Bowater mill cleanup plan plagued by asbestos
Taxpayers spent $118 million buying the mill’s assets
The Nova Scotia government is selling, scrapping and demolishing portions of the old Bowater paper mill outside Liverpool, but the process is running behind schedule after crews uncovered unexpected asbestos.
It’s not clear yet whether Nova Scotia will make or lose money as it proceeds to sell off portions of the old newsprint mill.
“I’m expecting that it’s going to be close to a wash. I don't expect there will be great financial gain or great losses at end of the day,” said Joel MacLean, chief operating officer at Nova Scotia Lands Inc.
Last year the NDP government spent $118 million buying the mill’s assets, primarily 220,000 hectares of woodlands.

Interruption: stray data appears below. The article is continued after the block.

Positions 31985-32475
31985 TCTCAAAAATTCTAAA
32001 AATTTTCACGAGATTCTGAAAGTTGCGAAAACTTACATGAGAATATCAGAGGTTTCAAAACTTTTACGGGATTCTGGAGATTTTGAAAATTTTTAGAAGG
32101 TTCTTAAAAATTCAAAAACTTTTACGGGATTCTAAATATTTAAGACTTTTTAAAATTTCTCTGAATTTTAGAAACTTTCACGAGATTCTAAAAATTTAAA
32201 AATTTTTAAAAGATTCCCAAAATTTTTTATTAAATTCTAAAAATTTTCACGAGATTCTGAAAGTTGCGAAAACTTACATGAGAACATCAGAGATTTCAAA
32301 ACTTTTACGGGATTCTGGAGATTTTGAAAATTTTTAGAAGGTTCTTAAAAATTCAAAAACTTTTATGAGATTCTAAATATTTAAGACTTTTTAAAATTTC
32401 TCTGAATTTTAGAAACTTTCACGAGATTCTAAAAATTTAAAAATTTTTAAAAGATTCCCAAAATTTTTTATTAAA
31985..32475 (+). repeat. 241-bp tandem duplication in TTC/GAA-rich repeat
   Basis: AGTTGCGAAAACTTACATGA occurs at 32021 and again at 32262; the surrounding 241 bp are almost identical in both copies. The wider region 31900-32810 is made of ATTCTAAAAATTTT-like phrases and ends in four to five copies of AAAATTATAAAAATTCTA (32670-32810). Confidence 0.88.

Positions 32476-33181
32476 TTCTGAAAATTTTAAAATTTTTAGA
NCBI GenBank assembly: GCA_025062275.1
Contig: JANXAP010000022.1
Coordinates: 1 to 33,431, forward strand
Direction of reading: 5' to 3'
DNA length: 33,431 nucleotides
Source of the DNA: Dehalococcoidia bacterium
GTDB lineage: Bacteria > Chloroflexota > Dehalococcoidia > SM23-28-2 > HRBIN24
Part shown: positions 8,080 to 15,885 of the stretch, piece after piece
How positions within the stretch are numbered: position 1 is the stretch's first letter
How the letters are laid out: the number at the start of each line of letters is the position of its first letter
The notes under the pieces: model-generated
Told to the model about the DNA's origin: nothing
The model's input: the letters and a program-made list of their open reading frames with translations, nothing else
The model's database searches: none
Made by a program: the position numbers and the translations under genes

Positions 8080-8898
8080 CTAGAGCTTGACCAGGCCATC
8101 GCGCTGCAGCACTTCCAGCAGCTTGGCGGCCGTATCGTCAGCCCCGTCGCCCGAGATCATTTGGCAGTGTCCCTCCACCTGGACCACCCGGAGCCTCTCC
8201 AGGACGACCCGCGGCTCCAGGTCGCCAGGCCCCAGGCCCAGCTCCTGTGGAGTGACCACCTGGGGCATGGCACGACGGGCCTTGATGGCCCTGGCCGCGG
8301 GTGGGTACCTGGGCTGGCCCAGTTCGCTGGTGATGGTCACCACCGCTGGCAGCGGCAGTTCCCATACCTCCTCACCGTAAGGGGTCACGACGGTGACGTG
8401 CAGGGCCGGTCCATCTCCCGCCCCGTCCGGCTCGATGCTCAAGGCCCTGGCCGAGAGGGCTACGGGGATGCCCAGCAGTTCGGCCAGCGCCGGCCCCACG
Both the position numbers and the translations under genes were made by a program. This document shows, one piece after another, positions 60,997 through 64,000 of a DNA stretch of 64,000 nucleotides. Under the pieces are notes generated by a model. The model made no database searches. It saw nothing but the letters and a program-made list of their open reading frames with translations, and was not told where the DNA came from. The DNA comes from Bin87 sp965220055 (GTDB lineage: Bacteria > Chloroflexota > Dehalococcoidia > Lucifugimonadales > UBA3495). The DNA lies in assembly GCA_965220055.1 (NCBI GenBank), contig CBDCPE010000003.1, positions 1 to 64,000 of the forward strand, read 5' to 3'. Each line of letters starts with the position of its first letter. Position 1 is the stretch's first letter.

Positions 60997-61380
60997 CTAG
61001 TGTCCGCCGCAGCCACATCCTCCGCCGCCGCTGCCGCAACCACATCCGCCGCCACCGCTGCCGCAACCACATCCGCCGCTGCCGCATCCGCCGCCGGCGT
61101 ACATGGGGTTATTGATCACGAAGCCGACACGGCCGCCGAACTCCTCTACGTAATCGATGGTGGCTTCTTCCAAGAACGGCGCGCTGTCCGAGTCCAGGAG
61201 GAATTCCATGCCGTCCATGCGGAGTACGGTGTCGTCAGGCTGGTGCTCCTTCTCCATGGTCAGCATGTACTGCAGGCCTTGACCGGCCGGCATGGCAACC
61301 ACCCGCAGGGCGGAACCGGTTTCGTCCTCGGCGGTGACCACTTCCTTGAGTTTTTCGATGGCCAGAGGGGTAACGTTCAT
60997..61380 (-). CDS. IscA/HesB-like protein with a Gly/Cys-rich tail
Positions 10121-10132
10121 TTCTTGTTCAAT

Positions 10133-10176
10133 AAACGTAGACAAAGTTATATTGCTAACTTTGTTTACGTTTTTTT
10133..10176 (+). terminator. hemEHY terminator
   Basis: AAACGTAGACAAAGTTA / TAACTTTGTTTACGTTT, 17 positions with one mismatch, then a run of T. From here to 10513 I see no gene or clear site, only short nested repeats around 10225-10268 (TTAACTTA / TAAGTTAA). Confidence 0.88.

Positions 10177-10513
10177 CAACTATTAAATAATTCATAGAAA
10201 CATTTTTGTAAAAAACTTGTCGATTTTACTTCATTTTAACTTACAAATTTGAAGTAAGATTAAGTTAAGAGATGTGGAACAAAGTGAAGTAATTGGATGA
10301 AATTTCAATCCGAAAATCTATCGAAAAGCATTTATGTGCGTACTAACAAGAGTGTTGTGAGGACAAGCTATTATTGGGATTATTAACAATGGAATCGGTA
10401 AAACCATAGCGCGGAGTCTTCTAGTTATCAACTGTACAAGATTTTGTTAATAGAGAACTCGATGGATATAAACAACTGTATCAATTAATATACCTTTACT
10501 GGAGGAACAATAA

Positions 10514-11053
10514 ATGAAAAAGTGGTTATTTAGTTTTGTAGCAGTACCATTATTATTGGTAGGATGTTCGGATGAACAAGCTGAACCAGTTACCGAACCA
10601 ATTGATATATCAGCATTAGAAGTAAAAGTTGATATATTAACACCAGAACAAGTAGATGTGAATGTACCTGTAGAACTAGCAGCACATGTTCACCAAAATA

Late last week the government asked for proposals to sell off many remaining assets and to demolish 16 structures.
In the spring the province said the demolition would be completed by December. But now demos will start in December and finish by the end of April, at the earliest.
MacLean blames the delay on more asbestos than they anticipated for.
“That was by far the largest issue that we had to confront. There was some lead paint issues that we dealt with, PCB ballast. A lot of the standard demolition-type debris that you have to deal with,” MacLean said.
The province budgeted $6.6 million on wind-up costs. They say that remains on target.
Portions of the operation will remain open as a demonstration centre for forestry and bioenergy projects.
Officials say the demolition and scrap work should not interfere with the opening of a biofuel plant on site set for February.
The province said it will award the tenders this month.